In the same year, 1848, Susan B. Anthony and Elizabeth Stanton began their colorful careers to gain equal voting rights for women as well. In 1850, Lucy Stone organized the National Women's Right Convention in Worchester, Massachusetts, thus bring together the three key figures of the movement which would span over 70 years. Together, they campaigned on the issue of equal rights which resulted in the passage of the 14th Amendment giving blacks equal rights as well as the right to vote. Their efforts bore fruit first in Wyoming in 1869 and then in Utah in 1870 (however, women were stripped of their right to vote in 1887 with the passage of the Edmunds-Tucker Act by Congress (this was mainly anti-Mormon Bill whose focus was on the issue of polygamy . Its sponsors was Republican George Edmunds of Vermont and Democrat John Tucker of Virginia). By 1900, Idaho and Colorado had given women full rights, including the right to vote, and so it continued until June 4, 1919 when the Senate approved the amendment by a vote of 56 to 25. The bill was filibustered by Democrats to prevent a roll call vote until their Senators could be present. Nevertheless, 82% of Republicans (36) and 54% of Democrats (20) voted in favor while 18% of Republican (8) and 46% of Democrats (17) voted against, and thus the 19th Amendment passed allowed to proceed and was state ratified in 1920 (Tennessee was the final state to ratify the Amendment on August 18, 1920) with encouragement from Democratic President Woodrow Wilson. Republican Speaker of the House, Fredrick Gillett, sign the constitutional amendment bill into law. All in all, pretty bipartisan wouldn't you agree?

So, how about the Civil Rights Act of 1964? The Civil Rights Movement, which led to the signing of the 15th Amendment by President Lyndon B. Johnson (D-TX), was one of this nation's most traumatic experiences, along with the antiwar movement just a few years later which brought forth such diverse individuals as Rev. Martin Luther King, Rev. Ralph Abernathy and Malcolm X. The Civil Rights Act was more than a anti-discrimination issue. It was a voting issue and a labor issue as well. The bill came to be a central domestic policy piece of President John Kennedy (D-MA) following in the footsteps of the Civil Rights Acts of 1866 and 1875 and was aimed at ending discrimination of all kinds, from education to hiring, voting to opening up hotels, theaters, restaurants, stores, parks, and all other public facilities, burst onto the national scene in the first half 1963 in the form of riots, protests, fire hoses, and police dogs (in truth, there had been other, more sporadic incidents dating back to the 1930s, 40s, and 50s. It had been President Eisenhower (R-KS) who had begun to take steps to address these issues just before his term as President ended and had encouraged Kennedy to carry the matter forward).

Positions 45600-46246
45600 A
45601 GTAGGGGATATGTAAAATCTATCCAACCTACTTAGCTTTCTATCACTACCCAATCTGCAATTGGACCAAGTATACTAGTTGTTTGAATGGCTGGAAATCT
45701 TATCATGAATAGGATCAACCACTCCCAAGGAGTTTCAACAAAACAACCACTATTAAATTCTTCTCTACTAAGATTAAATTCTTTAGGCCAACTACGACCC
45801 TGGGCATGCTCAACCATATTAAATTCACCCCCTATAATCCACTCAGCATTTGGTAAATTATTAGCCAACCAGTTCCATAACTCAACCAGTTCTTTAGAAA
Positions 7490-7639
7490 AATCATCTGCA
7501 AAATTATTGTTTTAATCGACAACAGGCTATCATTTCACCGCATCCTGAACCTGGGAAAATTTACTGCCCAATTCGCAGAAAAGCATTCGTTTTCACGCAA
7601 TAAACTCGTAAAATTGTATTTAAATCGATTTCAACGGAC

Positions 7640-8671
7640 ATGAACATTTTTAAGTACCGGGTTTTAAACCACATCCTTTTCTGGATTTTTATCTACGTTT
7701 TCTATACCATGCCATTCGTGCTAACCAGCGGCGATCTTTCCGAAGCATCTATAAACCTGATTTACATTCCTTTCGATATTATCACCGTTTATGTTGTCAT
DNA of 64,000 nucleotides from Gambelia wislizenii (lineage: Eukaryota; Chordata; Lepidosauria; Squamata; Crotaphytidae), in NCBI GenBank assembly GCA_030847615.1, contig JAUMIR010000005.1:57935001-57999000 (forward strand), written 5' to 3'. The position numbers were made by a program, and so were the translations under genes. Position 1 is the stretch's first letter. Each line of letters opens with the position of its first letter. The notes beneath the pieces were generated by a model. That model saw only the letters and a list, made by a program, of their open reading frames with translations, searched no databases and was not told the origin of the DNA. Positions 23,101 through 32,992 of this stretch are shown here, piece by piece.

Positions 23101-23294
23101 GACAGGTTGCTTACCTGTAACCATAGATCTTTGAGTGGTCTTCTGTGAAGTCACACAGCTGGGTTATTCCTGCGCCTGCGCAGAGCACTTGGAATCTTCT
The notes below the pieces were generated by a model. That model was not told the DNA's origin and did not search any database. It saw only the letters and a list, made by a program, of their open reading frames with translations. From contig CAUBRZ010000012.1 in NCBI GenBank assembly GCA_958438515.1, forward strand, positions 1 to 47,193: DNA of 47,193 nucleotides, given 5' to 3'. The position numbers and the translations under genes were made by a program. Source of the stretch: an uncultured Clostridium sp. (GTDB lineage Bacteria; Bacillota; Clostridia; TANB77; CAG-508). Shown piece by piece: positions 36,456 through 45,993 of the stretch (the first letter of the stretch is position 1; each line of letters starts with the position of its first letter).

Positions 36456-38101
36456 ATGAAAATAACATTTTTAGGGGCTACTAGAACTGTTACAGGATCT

Following Kennedy's assassination in November of 1963, Johnson picked up the torch and pressed forward using the power of the Presidency and his considerable skills (the so-called "Johnson Treatment"). Debate on the bill was intense on all sides and several attempts to stifle its passage or usher through more watered down versions were made on multiple occasions. Finally, a compromised bill made its way through the Congress and was signed by President Johnson on July 2, 1964. The June 26, 1964 edition of the Congressional Quarterly stated that 69% of Senate Democrats voted yes on the bill (46 to 21) while 82% of Senate Republicans vote yes (27 to 6). As an aside, all of the Southern Senate Democrats voted no. On the House side, 61% of House Democrats vote yes (152 to 96) along with 80% of House Republicans (138 to 34). 92 of the 103 Southern House Democrats voted no. It was further noted in the Congressional Quarterly that despite having a Democrat President, the Congressional Democrats had a much lower than expected support for the bill. It should be noted that the majority of Northern and some West Coast Democrats (i.e. California) were liberal leaning while overwhelming majority of Southern Democrats along with some Midwestern were very conservative. On the overhand, the majority of Republicans were moderates (later to be called "Rockefeller Republicans) with a minority leaning to conservative. Johnson himself was generally a moderate leaning Democrat (JFK, for the record, regarded himself as a conservative, especially on foreign policy).